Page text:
E-business darling Amazon.com has taken the next step along the road to becoming the Wal-Mart of on-line retailing. Having dominated bookselling on the Net (e-commerce think tank Jupiter Communications reportedly puts Amazon’s share of on-line book sales at 90%), the Seattle, Washington-based company began selling music in June, and most recently has branched out into movies. ‘We’ve found that people on the Net who buy books will buy CDs, and people who buy CDs will also buy movies,’ says Amazon spokesperson Bill Curry.
On November 17, Amazon.com introduced its video and DVD store with a start-up inventory of 60,000 VHS titles and 2,000 DVD selections. Like other video retailers operating on the Net, Amazon’s movie section features a search-and-browse function, extensive editorial-including staff and customer reviews for each movie, top-seller lists by genre and a raft of personalization perks (like e-mail notification of upcoming deals and releases)-all of which are designed to ensure repeat business.
Amazon.com is positioning itself to appeal to mainstream consumers who are currently buying movies through bricks-and-mortar stores, says Curry. To achieve that, it has entered into a number of marketing relationships with other companies doing business on the Net, inking deals with both MSN.com’s Shopping Channel and Netscape’s Shopping Center to become the official movie merchant for both portal pages, as well as a traffic-sharing agreement with on-line DVD rental store NetFlix.com. It is also signing hundreds of affiliate deals with consumers’ personal Web pages.
Another aspect of the strategy to attract the mainstream customer includes wooing parents by stocking a substantial volume of titles with kid appeal. Roughly 20% of Amazon’s movies fall within the category of kids & family, says Doug Thomas, a content editor at Amazon. In fact, kids & family is the only genre listed on the video page’s navigation bar that takes consumers directly to the category’s title listings. All videos, including kid and family movies, are being discounted at up to 30% below list price.
In terms of editorial content, Amazon has licensed all of the reviews from Leonard Maltin’s Movie and Video Guide 1999, and is maintaining a link to the Internet Movie Database (a resource for cinephiles or the curious masses, it contains info on nearly every film ever made), which Amazon purchased last April.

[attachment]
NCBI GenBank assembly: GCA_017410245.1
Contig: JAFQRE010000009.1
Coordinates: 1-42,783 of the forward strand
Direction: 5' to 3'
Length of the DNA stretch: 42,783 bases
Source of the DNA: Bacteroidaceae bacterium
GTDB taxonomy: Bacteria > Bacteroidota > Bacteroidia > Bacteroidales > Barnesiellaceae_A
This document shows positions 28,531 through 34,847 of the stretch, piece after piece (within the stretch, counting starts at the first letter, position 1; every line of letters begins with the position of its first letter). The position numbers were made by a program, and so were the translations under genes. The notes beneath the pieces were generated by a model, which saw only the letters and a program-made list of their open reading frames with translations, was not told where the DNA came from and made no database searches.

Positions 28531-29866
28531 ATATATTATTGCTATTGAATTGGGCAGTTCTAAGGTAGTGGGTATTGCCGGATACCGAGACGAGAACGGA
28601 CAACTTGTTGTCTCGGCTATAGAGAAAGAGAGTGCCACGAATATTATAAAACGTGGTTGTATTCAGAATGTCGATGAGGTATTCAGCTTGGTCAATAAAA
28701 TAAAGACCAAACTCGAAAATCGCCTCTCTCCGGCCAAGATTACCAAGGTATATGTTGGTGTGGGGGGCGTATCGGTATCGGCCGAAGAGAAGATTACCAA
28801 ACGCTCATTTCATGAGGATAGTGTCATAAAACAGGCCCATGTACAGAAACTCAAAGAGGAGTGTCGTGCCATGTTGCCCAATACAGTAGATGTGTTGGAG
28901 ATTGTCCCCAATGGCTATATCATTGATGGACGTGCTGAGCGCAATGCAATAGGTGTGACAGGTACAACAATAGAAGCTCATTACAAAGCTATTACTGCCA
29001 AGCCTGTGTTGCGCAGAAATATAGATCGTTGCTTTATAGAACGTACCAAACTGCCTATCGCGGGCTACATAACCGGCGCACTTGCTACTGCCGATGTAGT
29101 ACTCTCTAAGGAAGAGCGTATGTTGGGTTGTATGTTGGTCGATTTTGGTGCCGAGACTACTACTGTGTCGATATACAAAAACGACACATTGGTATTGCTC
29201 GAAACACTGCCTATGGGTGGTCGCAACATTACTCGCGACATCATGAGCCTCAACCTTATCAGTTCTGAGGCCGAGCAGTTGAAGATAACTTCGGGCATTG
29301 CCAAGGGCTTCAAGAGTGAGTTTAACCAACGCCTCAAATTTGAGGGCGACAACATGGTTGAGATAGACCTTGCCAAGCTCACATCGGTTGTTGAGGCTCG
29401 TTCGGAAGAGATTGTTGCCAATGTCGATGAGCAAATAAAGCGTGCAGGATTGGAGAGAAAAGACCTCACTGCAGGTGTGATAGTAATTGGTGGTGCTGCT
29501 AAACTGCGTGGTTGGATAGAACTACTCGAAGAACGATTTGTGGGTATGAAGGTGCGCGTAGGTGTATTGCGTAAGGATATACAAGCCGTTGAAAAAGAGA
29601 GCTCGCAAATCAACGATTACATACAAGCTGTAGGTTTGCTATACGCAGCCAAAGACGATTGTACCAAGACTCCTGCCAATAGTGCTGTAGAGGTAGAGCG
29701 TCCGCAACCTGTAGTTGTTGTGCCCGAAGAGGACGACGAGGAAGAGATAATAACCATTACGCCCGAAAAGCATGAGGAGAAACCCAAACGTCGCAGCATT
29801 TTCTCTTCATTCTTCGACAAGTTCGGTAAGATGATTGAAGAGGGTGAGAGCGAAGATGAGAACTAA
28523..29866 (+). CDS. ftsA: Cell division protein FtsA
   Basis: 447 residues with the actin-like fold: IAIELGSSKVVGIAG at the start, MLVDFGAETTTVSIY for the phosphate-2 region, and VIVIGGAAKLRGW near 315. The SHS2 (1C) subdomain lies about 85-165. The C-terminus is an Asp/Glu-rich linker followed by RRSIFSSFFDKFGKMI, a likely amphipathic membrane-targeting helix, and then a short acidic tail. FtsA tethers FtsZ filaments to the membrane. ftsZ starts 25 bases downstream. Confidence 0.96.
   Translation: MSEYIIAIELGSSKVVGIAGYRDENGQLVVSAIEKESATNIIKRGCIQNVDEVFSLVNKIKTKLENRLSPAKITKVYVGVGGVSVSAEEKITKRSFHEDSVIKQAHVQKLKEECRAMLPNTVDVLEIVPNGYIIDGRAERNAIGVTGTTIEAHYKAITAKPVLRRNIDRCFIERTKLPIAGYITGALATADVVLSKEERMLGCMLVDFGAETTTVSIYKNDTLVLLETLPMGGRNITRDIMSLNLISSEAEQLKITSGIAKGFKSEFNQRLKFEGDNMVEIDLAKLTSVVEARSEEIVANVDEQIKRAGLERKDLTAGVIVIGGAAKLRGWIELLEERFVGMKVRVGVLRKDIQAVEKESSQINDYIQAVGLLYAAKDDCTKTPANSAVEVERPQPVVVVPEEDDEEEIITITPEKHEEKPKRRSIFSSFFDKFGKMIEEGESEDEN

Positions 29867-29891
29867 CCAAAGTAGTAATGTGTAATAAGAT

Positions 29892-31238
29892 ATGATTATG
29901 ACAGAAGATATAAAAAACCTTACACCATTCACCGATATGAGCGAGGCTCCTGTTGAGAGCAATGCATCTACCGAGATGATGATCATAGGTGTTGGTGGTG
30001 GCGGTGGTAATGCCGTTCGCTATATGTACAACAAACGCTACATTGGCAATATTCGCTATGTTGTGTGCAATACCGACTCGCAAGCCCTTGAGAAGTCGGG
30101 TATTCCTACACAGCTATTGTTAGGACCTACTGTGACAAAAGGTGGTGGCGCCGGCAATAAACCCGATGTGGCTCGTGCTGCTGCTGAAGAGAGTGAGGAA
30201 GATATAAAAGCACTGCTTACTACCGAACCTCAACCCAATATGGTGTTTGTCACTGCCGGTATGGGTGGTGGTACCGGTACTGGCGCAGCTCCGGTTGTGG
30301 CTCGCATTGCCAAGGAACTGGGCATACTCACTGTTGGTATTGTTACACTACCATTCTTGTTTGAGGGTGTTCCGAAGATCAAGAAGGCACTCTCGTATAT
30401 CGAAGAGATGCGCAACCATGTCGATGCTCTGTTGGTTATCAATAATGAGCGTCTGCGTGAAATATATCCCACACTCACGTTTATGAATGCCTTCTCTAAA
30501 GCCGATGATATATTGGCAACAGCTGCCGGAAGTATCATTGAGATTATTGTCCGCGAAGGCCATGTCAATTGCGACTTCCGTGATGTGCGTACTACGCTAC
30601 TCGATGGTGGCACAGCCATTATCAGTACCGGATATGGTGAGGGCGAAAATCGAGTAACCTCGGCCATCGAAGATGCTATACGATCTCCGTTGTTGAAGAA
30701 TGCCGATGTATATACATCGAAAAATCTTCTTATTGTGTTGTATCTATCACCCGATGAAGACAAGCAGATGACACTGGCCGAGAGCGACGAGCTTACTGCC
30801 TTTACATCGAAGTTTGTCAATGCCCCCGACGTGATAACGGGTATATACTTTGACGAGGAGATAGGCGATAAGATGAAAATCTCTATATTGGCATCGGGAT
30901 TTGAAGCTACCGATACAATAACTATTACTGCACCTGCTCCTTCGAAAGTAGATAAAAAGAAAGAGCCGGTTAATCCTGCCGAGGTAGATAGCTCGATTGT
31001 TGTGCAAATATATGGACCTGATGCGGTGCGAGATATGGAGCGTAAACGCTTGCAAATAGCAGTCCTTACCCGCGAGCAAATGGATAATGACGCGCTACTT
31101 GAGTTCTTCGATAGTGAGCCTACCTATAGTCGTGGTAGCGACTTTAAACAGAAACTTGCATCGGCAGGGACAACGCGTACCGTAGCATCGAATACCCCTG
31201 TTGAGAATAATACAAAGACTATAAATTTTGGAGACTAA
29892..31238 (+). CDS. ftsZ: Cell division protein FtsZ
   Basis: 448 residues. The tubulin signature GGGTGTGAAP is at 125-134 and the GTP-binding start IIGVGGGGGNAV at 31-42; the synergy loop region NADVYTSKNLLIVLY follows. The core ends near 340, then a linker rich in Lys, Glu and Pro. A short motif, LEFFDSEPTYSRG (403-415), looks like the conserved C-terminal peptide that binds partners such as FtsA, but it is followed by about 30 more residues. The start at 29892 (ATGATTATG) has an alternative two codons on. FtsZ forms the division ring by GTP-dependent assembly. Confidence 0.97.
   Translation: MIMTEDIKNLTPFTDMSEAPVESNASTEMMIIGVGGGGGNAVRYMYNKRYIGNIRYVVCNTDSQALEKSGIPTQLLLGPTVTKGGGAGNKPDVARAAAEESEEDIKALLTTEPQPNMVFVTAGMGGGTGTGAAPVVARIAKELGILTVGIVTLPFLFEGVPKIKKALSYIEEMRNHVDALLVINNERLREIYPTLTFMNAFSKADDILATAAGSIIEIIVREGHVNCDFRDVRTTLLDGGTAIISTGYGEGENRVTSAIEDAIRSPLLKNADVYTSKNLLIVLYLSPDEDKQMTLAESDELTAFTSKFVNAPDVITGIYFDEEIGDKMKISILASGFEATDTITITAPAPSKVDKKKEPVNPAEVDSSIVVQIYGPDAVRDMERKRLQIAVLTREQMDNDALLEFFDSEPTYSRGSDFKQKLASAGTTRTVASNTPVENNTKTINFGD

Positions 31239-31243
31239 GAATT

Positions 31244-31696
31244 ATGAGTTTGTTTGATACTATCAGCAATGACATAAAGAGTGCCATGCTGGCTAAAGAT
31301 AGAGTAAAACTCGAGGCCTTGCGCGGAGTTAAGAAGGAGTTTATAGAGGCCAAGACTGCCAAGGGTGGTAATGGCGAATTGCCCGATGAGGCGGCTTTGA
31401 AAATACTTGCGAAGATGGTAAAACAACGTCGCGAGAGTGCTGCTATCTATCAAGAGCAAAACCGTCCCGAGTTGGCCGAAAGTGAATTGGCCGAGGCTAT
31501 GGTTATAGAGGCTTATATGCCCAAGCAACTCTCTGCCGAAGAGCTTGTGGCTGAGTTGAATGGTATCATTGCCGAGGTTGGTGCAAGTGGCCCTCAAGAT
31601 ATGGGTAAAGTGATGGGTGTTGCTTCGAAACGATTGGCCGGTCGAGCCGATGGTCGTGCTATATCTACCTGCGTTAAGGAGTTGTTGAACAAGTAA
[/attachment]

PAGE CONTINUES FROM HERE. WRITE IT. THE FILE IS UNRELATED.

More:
While the Net is already crowded with retailers selling videos and DVDs, many of whom boast larger inventories-Reel.com, VideoServe and BigStar.com all list in excess of 100,000 VHS titles-Curry is confident that Amazon’s brand strength as an established on-line retailer will help it win the virtual video wars, and cites an analogy to its dominance in on-line book retailing as proof.
‘In the third quarter of last year, Amazon.com acquired 1.5 million new customers-people who bought something on the Net for the first time. Over the same period, barnesandnoble.com, which everybody holds up as our competition, had a total 900,000 customers,’ says Curry. (barnesandnoble.com spokesperson Ben Boyd put the number at 950,000.) ‘Now, if you’re trying to grow a business, where are you going to go to get new customers,’ asks Curry? ‘You’re going to go to those people who have not yet shopped, as opposed to going after the barnesandnoble.com’s customer base, because it’s too small.’
Curry’s contention that on-line video purchases are about to balloon as a result of first-time consumers moving into the virtual marketplace is not without support. A study by Internet retailing research firm Forrester Research predicts on-line video sales will jump from US$151 million to US$1.3 billion by 2003. Amazon is showing more tempered optimism with toys, though. In November, it started offering consumers a range of dolls, plush, lunch boxes and educational games through its gift store. Amazon carried the toys for the holidays only, from November to January. Curry wouldn’t say if the retailer would commit to the category year-round, nor would he reveal what product the company would focus on next.
‘We have said in the past that our long-term vision was to be the leading destination for e-commerce. . . Exactly what those items will be? Film at eleven.’